This dates me as an official “Old Timer” as far as hunters go but I well remember when it was relatively rare to even see a whitetail deer in Eastern North Carolina. Today the whitetail deer are so abundant that they have literally become a problem in many sections of the United States.
Whitetail deer seem to have adapted well to man’s intrusion into their habitat and, wherever you find agricultural fields close by woodlands, the deer thrive. The combination of lush fields of grains and other crops such as alfalfa or clover offer all the nourishing food a deer needs and thickets of woodlands nearby offer the deer places to rest. Water resources complete the deer’s basic needs and, without the usual predators such as cougars and wolves, the deer are thriving. We presently have more deer in America than at any other time in our nation’s history and man has become the top predator in this ecosystem
In some municipalities deer are such a problem that these towns have hired professional hunters to move into the towns with their archery gear and try and quietly remove (read that “kill”) a large percentage of the deer from town. The hunters are highly trained and they do their “pest removal” efficiently and silently as they haul the harvested deer carcasses off to the butcher for processing as meals for Hunters For The Hungry.
Municipalities aren’t the only areas where deer are a problem. Automobile insurance agencies routinely process claims for drivers whose vehicles have been smashed when they hit deer on the highways. It’s rare these days to meet a motorist that hasn’t tangled with a deer on our roadways.
North Carolina’s farmers are also experiencing major problems with deer that find fields of peanuts, cotton (yep, deer have learned to eat cotton foliage) and other crops to their liking too. The farmers have the right here to kill deer that are in their fields eating valuable crops. This legalized killing is called “animal depredation” and the North Carolina Wildlife Resources Commission issues depredation permits to farmers who want to limit their losses to deer (and other animals such as black bear). It seems like a terrible waste of our natural resources when we hear about farmers shooting hundreds of deer every year and leaving the carcasses either in the field for the buzzards to eat or having to cart the dead deer off to the dump.
Several years ago the National Park Service was hiring professional hunters to try and kill off the wild boar up in the mountains of North Carolina. Like the whitetail deer these animals found plenty of food and protection in the parks and actually became a threat to the tourists. Problems arose when the park service officials found out that their hired hunters were gut shooting the wild hogs on purpose so that these animals would crawl off into laurel thickets to die and the hunters wouldn’t have to dispose of the carcasses. Any ethical hunter strives to take his prey quickly with his weapon of choice. Watching animals die a slow, painful death is frowned upon. The park service quickly stopped using these hunters to control the hogs.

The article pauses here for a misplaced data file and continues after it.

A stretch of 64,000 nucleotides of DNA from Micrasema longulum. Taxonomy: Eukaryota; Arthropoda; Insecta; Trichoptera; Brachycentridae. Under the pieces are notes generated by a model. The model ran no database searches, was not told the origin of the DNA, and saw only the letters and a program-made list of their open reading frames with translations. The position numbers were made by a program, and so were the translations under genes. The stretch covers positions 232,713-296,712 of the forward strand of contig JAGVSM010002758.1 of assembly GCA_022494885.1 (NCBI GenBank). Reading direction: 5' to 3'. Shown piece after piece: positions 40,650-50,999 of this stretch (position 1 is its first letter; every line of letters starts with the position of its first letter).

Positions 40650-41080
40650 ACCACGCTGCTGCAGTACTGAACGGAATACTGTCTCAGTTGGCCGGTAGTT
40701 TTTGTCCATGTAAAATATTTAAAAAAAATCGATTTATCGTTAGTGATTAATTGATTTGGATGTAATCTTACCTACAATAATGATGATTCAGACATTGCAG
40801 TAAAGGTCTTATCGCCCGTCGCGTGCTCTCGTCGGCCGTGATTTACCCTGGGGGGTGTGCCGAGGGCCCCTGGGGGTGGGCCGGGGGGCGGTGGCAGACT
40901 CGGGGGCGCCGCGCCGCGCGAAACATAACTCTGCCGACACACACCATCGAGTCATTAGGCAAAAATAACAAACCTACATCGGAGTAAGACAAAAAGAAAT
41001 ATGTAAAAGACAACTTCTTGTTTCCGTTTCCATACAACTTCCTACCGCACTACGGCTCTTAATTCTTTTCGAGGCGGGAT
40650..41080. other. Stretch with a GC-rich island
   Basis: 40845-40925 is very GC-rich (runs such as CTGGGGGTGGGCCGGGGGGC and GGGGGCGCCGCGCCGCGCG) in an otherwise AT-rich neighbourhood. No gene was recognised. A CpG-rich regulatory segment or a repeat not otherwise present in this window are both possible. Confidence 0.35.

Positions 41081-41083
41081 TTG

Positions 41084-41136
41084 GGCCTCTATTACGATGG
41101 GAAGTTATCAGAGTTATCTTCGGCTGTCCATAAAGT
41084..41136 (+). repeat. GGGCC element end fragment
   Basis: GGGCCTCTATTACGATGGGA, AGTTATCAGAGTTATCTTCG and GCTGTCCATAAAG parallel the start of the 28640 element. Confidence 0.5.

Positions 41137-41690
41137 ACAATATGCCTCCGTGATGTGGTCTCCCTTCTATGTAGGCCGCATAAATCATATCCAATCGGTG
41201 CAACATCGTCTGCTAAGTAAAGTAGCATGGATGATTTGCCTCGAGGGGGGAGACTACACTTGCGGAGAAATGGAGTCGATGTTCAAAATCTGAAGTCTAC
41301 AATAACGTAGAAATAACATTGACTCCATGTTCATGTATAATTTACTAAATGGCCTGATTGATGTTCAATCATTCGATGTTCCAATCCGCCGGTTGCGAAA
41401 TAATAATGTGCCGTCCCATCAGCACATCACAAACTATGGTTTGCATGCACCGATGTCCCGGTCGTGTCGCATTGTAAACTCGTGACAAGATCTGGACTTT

The Wildlife Commission (NCWRC) is holding public hearings concerning the issuance of depredation permits and the practice of allowing landowners to kill deer (or other animals) that are destroying their property or crops. There’s no question that this crop (or property) damage is happening. The question seems to be just how the NCWRC is to manage these depredation problems.
The North Carolina Bow Hunters Association is very concerned with two proposals that are pending in our legislature. Ramon Bell is the president of this bow hunter’s group and states, “The NC Wildlife Resources Commission (NCWRC) is considering removing already very minimal requirements to obtain a depredation permit to kill deer and other animals that cause damage to property. If they approve these proposals, it will reinforce existing state law that already allows anyone to shoot animals that are in the act of destroying property, day and night, even with the use of artificial lights. “We (NCBA) have no problems with this law, as people should have the right to protect their property, especially farmers, who depend on harvesting crops to earn a living. The issues for us are the methods condoned and utilized in killing deer. This is most prevalent in the eastern and rural areas of the state where a lot of farming exists. But the law applies everywhere in the state.”